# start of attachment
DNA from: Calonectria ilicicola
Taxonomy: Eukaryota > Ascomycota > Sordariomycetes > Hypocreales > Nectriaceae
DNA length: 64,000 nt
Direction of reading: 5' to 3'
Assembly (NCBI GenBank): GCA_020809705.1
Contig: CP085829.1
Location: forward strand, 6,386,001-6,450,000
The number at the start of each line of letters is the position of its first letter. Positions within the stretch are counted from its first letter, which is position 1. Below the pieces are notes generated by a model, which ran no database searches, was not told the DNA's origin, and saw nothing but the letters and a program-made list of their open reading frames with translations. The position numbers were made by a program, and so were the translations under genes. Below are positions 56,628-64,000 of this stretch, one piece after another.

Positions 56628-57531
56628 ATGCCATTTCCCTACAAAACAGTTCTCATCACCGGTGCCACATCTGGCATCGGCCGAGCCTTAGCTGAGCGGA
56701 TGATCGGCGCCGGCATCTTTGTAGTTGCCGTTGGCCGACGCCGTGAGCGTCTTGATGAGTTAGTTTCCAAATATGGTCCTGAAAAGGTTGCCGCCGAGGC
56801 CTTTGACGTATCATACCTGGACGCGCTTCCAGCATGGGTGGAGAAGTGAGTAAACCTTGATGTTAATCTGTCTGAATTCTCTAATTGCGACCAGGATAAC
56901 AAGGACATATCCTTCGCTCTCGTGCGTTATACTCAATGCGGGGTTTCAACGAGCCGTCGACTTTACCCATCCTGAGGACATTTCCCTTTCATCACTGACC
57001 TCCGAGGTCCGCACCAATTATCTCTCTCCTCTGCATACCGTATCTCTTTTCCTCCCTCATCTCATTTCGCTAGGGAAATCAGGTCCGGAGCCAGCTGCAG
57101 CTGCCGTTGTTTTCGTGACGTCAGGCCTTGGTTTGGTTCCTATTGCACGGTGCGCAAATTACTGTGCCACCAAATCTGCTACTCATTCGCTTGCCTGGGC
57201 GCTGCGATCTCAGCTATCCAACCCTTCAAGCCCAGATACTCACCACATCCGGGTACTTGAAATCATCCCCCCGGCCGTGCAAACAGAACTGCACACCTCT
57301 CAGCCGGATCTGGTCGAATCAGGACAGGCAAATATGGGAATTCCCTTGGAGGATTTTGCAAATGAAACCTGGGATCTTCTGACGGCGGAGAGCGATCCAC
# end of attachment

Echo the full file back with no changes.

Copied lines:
DNA from: Calonectria ilicicola
Taxonomy: Eukaryota > Ascomycota > Sordariomycetes > Hypocreales > Nectriaceae
DNA length: 64,000 nt
Direction of reading: 5' to 3'
Assembly (NCBI GenBank): GCA_020809705.1
Contig: CP085829.1
Location: forward strand, 6,386,001-6,450,000
The number at the start of each line of letters is the position of its first letter. Positions within the stretch are counted from its first letter, which is position 1. Below the pieces are notes generated by a model, which ran no database searches, was not told the DNA's origin, and saw nothing but the letters and a program-made list of their open reading frames with translations. The position numbers were made by a program, and so were the translations under genes. Below are positions 56,628-64,000 of this stretch, one piece after another.

Positions 56628-57531
56628 ATGCCATTTCCCTACAAAACAGTTCTCATCACCGGTGCCACATCTGGCATCGGCCGAGCCTTAGCTGAGCGGA
56701 TGATCGGCGCCGGCATCTTTGTAGTTGCCGTTGGCCGACGCCGTGAGCGTCTTGATGAGTTAGTTTCCAAATATGGTCCTGAAAAGGTTGCCGCCGAGGC
56801 CTTTGACGTATCATACCTGGACGCGCTTCCAGCATGGGTGGAGAAGTGAGTAAACCTTGATGTTAATCTGTCTGAATTCTCTAATTGCGACCAGGATAAC
56901 AAGGACATATCCTTCGCTCTCGTGCGTTATACTCAATGCGGGGTTTCAACGAGCCGTCGACTTTACCCATCCTGAGGACATTTCCCTTTCATCACTGACC
57001 TCCGAGGTCCGCACCAATTATCTCTCTCCTCTGCATACCGTATCTCTTTTCCTCCCTCATCTCATTTCGCTAGGGAAATCAGGTCCGGAGCCAGCTGCAG
57101 CTGCCGTTGTTTTCGTGACGTCAGGCCTTGGTTTGGTTCCTATTGCACGGTGCGCAAATTACTGTGCCACCAAATCTGCTACTCATTCGCTTGCCTGGGC
57201 GCTGCGATCTCAGCTATCCAACCCTTCAAGCCCAGATACTCACCACATCCGGGTACTTGAAATCATCCCCCCGGCCGTGCAAACAGAACTGCACACCTCT
57301 CAGCCGGATCTGGTCGAATCAGGACAGGCAAATATGGGAATTCCCTTGGAGGATTTTGCAAATGAAACCTGGGATCTTCTGACGGCGGAGAGCGATCCAC